Welcome to Wednesday. It was an emotional night, and today election winners are taking their victory laps as the city mourns a baseball legend.
— Aubrey Nagle
The results are in after yesterday's off-year elections. While our local races didn't include too many surprises, across the country Democratic wins are being hailed as anti-Trump victories.
Democrat Larry Krasner handily beat Republican Beth Grossman in the race for Philadelphia district attorney in what columnist Mike Newall calls a watershed moment for the city. Democrat Rebecca Rhynhart, a newbie to candidacy though not to city government, was elected city controller and Democrat Phil Murphy, a former Wall Street banker, beat out Chris Christie's lieutenant governor, Kim Guadagno, to become governor of New Jersey.
Virginia saw some major blue victories, too, as Democrat Ralph Northam won a hard-fought race for the nation's other open gubernatorial seat and Democrat Danica Roem became the first transgender person elected to state legislature.
Beloved former Phillies pitcher Roy "Doc" Halladay, 40, known for grace and strength on and off the field, died yesterday when his small plane crashed into the Gulf of Mexico. As soon as the news broke, fans, former teammates, local athletes, and more took to social media to share their condolences, grief, and fondest memories.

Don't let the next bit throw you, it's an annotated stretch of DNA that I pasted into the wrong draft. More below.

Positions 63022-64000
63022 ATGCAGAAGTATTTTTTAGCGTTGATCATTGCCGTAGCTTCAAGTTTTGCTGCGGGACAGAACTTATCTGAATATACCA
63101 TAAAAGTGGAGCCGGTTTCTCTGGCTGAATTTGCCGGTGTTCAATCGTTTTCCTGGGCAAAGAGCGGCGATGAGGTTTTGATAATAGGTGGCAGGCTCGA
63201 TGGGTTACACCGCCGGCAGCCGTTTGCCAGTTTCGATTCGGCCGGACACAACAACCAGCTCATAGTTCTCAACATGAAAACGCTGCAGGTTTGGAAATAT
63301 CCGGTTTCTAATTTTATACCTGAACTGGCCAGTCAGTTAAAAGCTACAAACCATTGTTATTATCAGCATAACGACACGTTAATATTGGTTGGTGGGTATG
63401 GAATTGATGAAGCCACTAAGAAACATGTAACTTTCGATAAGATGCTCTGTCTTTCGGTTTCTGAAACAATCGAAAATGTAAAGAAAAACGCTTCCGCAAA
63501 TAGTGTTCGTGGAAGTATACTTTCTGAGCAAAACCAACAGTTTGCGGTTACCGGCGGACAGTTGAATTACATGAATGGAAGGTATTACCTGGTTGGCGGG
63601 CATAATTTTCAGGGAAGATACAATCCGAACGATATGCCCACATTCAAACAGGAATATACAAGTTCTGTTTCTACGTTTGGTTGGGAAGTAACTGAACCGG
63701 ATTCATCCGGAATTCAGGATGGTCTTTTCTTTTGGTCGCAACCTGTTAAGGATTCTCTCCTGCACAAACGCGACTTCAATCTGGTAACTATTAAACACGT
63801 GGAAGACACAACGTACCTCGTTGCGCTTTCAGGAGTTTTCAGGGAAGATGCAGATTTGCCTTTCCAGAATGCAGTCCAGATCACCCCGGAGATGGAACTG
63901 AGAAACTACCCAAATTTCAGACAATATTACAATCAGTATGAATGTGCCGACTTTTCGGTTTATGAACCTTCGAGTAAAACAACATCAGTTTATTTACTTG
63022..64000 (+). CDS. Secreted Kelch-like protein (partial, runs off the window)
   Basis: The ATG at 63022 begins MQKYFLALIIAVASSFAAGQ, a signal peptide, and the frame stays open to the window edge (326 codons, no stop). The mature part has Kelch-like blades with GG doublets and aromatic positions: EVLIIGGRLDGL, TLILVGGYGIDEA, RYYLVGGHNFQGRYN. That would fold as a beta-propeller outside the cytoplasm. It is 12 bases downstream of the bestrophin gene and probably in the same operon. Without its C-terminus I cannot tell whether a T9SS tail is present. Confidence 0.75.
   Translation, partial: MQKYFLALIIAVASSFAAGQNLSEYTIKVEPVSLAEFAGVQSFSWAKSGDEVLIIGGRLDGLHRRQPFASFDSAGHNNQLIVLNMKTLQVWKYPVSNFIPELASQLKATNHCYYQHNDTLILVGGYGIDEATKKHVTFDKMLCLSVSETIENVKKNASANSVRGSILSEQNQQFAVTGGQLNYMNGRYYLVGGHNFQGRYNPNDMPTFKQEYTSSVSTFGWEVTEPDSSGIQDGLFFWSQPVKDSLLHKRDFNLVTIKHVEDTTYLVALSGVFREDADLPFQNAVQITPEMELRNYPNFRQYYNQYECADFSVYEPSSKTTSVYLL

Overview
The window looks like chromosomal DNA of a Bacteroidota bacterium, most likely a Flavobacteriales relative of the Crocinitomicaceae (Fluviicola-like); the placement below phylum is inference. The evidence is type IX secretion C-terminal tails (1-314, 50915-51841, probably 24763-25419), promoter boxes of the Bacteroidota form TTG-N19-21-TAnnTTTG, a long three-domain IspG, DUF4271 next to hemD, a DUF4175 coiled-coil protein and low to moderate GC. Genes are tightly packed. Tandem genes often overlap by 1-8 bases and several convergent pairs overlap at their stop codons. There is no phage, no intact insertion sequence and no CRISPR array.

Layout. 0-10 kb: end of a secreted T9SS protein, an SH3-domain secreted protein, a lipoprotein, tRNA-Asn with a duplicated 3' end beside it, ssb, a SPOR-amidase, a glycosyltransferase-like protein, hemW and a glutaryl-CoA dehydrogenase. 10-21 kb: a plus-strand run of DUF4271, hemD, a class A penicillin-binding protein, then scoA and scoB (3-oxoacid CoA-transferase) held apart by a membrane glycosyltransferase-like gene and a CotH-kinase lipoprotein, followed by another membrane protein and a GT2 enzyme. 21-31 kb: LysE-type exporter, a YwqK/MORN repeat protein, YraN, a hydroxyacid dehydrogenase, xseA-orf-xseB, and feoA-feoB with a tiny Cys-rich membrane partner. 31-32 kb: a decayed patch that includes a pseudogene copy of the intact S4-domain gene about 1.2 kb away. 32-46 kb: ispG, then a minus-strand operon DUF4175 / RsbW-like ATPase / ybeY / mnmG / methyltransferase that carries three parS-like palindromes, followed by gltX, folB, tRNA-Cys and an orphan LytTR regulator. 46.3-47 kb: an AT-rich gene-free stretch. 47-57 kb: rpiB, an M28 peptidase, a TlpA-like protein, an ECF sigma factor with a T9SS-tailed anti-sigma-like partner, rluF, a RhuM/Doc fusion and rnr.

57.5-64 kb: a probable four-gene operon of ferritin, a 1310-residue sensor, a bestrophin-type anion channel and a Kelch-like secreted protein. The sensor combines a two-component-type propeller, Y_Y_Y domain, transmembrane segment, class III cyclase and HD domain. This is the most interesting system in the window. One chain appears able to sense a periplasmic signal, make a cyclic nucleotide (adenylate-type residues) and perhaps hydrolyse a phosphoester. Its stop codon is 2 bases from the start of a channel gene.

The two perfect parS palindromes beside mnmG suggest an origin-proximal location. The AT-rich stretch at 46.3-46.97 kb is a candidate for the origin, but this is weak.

The two-time Cy Young award winner and eight-time All-Star pitched for the Phillies from 2010 to 2013. During that time, he pitched the second postseason no-hitter in baseball history in the 2010 National League Division Series and a perfect game against the Florida Marlins in 2010 — the kind of "remember where you were when" moments fans dream about.
Philadelphia rapper Meek Mill was sentenced to two to four years in state prison Monday for violating his probation in a 2008 gun and drug case. Mill was twice arrested this year and didn't stop booking gigs outside of Philly and Montgomery County as ordered.
Celebs like Jay-Z and Philly's own Kevin Hart voiced support for the rapper while some fans called the sentence unjust. Billionaire Michael Rubin, who testified on Mill's behalf, even said, "For the first time in my life, I've lost complete faith in the justice system."
So is his career over? History shows public support combined with music's legacy of reinvention could give him a boost later on. Columnist Jenice Armstrong says, whatever happens, Mill's a victim of his own ego.
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